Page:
Sometimes you may want to add the affiliate disclosure to different areas of every blog post. For example, you might show the disclosure after you mention each affiliate product for the first time.

In this case, you can create a shortcode that adds your affiliate disclaimer. This gives you complete control over where the disclosure appears, without you having to type the entire text every single time.

A custom shortcode created with WPCode

The easiest way to create a custom shortcode is using WPCode. This plugin lets you add code snippets to WordPress without editing your theme’s functions.php file.

WPCode also helps you avoid common errors by performing smart code snippet validation.

There are lots of ways to add an affiliate disclosure using WPCode. Besides the shortcode method, we’ll also share an easy way to automatically add the disclaimer to every post, page, or custom post type.

The first thing you need to do is install and activate the free WPCode plugin on your website. For more details, see our step-by-step guide on how to install a WordPress plugin.

Upon activation, go to Code Snippets » Add Snippet.

Adding a custom code snippet to WordPress

This will bring you to the ‘Add Snippet’ page where you can see all the ready-made snippets that you can use on your site.

Since we want to add custom code in WordPress, hover your mouse over ‘Add Your Custom Code (New Snippet).’ Then, click on ‘Use snippet’ when it appears.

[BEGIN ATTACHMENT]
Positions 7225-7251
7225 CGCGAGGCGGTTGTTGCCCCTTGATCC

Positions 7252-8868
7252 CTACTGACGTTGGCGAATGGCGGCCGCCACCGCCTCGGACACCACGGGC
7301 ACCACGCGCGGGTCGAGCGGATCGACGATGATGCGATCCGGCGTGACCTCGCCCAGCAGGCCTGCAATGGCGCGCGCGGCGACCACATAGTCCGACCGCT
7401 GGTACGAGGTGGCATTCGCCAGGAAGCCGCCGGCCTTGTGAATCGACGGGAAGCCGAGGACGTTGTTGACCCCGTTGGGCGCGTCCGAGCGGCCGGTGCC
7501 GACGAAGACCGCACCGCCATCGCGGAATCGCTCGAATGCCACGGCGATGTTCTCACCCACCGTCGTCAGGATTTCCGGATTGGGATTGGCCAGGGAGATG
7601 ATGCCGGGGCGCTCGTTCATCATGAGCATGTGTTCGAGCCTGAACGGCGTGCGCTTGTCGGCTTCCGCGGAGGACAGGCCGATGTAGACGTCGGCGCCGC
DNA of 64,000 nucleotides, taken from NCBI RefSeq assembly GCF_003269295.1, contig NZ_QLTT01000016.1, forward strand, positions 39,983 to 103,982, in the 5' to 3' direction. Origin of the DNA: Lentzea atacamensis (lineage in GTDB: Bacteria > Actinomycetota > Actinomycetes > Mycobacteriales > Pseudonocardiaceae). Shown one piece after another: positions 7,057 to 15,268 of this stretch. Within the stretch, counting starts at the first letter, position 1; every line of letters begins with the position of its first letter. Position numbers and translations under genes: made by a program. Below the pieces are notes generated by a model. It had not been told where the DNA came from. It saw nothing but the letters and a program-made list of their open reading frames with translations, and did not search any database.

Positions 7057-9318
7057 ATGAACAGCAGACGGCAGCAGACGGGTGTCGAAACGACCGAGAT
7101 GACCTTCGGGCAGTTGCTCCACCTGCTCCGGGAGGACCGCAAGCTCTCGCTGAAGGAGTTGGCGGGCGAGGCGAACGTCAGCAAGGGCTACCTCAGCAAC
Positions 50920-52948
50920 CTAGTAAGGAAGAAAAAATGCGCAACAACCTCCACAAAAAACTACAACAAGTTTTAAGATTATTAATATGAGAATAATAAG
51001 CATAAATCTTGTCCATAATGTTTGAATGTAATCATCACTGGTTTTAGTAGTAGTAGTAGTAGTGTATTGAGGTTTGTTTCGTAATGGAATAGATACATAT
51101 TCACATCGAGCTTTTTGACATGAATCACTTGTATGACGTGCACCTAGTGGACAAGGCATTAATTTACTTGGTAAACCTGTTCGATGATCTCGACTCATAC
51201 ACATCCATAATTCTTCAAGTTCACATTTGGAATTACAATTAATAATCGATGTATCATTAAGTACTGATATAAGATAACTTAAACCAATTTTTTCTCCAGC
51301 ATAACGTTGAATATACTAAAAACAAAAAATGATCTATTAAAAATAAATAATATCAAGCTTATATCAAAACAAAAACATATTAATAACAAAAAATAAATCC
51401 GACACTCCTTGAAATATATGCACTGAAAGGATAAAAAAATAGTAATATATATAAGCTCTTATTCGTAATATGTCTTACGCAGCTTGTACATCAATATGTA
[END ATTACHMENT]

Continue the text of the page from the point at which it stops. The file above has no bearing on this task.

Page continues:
Adding custom snippets to WordPress

To start, enter a title for the custom code snippet.

This could be anything that helps you identify the snippet in the WordPress admin area.

Adding a title to a WPCode custom code snippet

We’re going to add a PHP snippet, so open the ‘Code Type’ dropdown and choose the ‘PHP Snippet’ option.

You can then go ahead and paste the following code into the code box:

function disclosure() {
    return "<p class="disclosure">This site may contain links to affiliate websites, and we receive an affiliate commission for any purchases made by you on the affiliate website using such links.</p>";
}

add_shortcode( 'disclosure', 'disclosure' );

You can use any text as your affiliate disclaimer, simply by editing the code above. For example, you might want to add a link in HTML to your affiliate disclosure page.

Once you’ve done that, scroll to the ‘Insertion’ section and make sure ‘Auto Insert’ is selected.

Auto-inserting custom code snippets in WordPress

Then, open the ‘Location’ dropdown and choose ‘Frontend Only’ since we only want to use this code on our site’s frontend, which is what visitors see when they visit your site.

You can also organize your snippets by adding tags.

When you’re happy with how the snippet is set up, scroll to the top of the screen and click on ‘Save Snippet.’

Saving your WPCode snippet

After that, you can make the code snippet live by clicking the ‘Active’ toggle.

Finally, don’t forget to save the change by clicking on ‘Update.’

Updating a custom code snippet in WordPress

Now you can add the affiliate disclosure to any page, post, or custom post type using the [disclosure] shortcode. For more details on how to place the shortcode, you can see our guide on how to add a shortcode in WordPress.

How to Automatically Display the Affiliate Disclosure with WPCode

With WPCode, there are lots of different ways to add an affiliate disclosure to your WordPress website, including automatically adding it to every post.

This can save you a lot of time and effort, since you don’t need to add the shortcode manually. However, the disclosure will appear in the same location on every page.